• Policies and processes geared around reducing indirect spend
  • Solutions geared around receivable collections
  • Payable solutions to reduce transaction costs and provide better control of disbursements
  • Automation solutions to reduce labor spend on routine and lower value transactional work
  • Consolidation of vendors along with renegotiation of terms and prices

4. Roll Out and Implement Your Plan

Before making sweeping changes that have the potential for disruption and non-compliance, define the plan around communications and change management to help gain alignment and rapid adoption. Basic communications and change management best practices include:

  • Identifying the stakeholders that are impacted and to what degree they will be impacted by the change, and designing specific plans based on projected impact
  • Communicating regularly and often, and ensuring communication is specific and direct
  • Building communication around the “why” — why must change happen, and why change will benefit the organization
  • Clearly defining the roles and accountability around the roll out plan – two or more people accountable for a single deliverable often means no one is accountable

5. Manage and Track

Cash management solutions tend to be scalable, able to deliver value, even as the business environment changes and the enterprise reverts back to growth mode. Ensuring solutions are sustainable and scalable doesn’t happen by accident; addressing the following can help:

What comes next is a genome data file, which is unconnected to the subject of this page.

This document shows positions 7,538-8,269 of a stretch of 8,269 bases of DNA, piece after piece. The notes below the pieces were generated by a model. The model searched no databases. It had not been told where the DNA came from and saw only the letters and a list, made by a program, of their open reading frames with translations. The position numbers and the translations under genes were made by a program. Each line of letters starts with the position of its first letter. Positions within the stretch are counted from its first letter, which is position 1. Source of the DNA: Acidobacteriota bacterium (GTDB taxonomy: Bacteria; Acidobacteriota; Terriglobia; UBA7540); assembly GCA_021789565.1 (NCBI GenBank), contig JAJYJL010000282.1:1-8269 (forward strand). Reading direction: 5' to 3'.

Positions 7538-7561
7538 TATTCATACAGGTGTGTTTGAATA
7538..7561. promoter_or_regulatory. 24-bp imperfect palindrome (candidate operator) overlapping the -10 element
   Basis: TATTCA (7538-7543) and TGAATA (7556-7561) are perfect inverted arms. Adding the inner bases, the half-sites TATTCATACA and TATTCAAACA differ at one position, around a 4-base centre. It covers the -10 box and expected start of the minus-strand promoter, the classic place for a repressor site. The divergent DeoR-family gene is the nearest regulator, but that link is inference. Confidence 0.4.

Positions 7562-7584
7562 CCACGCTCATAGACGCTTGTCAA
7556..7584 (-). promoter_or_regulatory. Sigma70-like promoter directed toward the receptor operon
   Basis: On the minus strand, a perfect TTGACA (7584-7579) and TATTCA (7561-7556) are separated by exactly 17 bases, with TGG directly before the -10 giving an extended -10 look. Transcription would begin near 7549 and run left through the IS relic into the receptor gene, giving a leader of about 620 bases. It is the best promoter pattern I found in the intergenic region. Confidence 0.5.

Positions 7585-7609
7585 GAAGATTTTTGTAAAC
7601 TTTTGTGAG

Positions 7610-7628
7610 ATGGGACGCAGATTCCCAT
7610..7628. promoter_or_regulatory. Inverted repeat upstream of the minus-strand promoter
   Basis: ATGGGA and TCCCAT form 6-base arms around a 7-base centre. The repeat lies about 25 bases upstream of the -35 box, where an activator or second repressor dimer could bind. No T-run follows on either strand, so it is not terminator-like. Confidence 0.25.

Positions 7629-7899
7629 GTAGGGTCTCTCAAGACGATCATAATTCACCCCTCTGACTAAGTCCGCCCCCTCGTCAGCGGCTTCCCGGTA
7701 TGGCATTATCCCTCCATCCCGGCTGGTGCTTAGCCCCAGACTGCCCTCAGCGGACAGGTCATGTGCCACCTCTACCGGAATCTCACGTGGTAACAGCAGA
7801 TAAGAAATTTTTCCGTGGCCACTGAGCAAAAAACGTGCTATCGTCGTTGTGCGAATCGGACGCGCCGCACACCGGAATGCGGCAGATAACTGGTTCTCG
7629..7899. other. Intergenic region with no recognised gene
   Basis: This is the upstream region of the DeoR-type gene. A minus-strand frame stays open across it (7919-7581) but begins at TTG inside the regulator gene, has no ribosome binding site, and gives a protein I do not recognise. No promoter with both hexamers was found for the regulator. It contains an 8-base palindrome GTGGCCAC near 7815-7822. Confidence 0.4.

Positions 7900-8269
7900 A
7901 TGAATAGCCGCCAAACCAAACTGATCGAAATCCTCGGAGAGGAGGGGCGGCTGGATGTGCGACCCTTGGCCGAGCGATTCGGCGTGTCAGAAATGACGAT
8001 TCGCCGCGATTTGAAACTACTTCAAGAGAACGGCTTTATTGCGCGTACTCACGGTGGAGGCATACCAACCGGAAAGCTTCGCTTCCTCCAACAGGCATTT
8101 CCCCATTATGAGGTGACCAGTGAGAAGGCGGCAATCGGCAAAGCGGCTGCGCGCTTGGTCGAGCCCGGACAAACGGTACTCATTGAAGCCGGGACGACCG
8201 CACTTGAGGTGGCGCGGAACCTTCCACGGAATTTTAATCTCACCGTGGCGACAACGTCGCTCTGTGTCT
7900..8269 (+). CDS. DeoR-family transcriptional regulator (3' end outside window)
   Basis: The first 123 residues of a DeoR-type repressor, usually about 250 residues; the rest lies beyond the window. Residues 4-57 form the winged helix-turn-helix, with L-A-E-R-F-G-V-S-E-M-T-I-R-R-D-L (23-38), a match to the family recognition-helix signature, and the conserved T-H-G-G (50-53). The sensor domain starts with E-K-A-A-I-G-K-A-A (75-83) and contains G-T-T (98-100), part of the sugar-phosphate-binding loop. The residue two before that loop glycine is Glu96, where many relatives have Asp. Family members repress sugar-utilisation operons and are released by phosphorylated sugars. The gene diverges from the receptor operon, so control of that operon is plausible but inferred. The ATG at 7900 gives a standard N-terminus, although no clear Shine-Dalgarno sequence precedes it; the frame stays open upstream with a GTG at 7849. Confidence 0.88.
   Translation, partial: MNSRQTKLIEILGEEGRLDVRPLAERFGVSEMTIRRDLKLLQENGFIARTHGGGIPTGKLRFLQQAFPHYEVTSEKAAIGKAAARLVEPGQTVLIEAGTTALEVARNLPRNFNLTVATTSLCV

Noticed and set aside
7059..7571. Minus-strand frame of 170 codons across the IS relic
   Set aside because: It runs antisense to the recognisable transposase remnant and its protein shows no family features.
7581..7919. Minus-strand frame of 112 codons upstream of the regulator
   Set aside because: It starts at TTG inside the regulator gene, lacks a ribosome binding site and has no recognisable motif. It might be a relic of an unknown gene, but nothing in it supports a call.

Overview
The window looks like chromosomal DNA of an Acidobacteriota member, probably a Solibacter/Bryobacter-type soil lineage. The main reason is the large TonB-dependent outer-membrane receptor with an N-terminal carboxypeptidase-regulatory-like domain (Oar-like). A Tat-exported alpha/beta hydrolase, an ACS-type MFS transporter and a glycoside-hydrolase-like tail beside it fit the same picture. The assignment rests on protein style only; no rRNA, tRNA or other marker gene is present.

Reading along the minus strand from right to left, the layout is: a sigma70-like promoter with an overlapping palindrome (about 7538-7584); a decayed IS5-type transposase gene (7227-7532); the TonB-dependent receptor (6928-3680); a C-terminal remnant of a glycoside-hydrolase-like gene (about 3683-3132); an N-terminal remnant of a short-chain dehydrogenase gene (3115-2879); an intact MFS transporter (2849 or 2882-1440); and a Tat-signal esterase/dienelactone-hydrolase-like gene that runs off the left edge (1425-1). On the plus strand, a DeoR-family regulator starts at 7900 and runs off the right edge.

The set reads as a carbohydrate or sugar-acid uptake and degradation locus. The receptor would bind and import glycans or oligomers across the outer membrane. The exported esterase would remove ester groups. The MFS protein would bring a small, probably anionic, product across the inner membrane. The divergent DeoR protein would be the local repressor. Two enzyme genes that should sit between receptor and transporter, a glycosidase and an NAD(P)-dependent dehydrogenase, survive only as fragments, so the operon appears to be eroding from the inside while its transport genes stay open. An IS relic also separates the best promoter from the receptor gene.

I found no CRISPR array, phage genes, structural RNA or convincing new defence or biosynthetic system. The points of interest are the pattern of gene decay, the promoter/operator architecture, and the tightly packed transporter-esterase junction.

• Managing, tracking and reporting metrics and KPIs on a regular basis through visible dashboard type reporting, accessible and communicated across the organization
  • Establishing a culture adaptable to change and accountable to long-term cash management best practices
  • Leveraging external expertise to help build the systems and processes to support and drive best practices

This plan, though simple, should be addressed deliberately and with conviction. It starts with building a thorough understanding of where the organization is today, while in parallel, projecting out liquidity needs and risks over the next 12 to 16 weeks. These two steps alone are half the battle. Equipped with the best possible information around current and future liquidity risks will directly inform the magnitude of change that will need to occur. These changes, if needed, are not rocket science. In fact, most are best practices that should have been addressed long ago but, for a variety of reasons, have not. So, now is the time to roll up your sleeves and get busy.

We’ll be continuing to offer our clients advice and tools to help them navigate their current liquidity and financial health. Please continue to check our website for new content and feel free to reach out to one of our leaders who can help support your specific needs.

Contact John Cavalier at jcavalier@cohenconsulting.com, or a member of your service team to discuss this topic further.


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Cohen & Company is not rendering legal, accounting or other professional advice. Information contained in this post is considered accurate as of the date of publishing. Any action taken based on information in this blog should be taken only after a detailed review of the specific facts, circumstances and current law.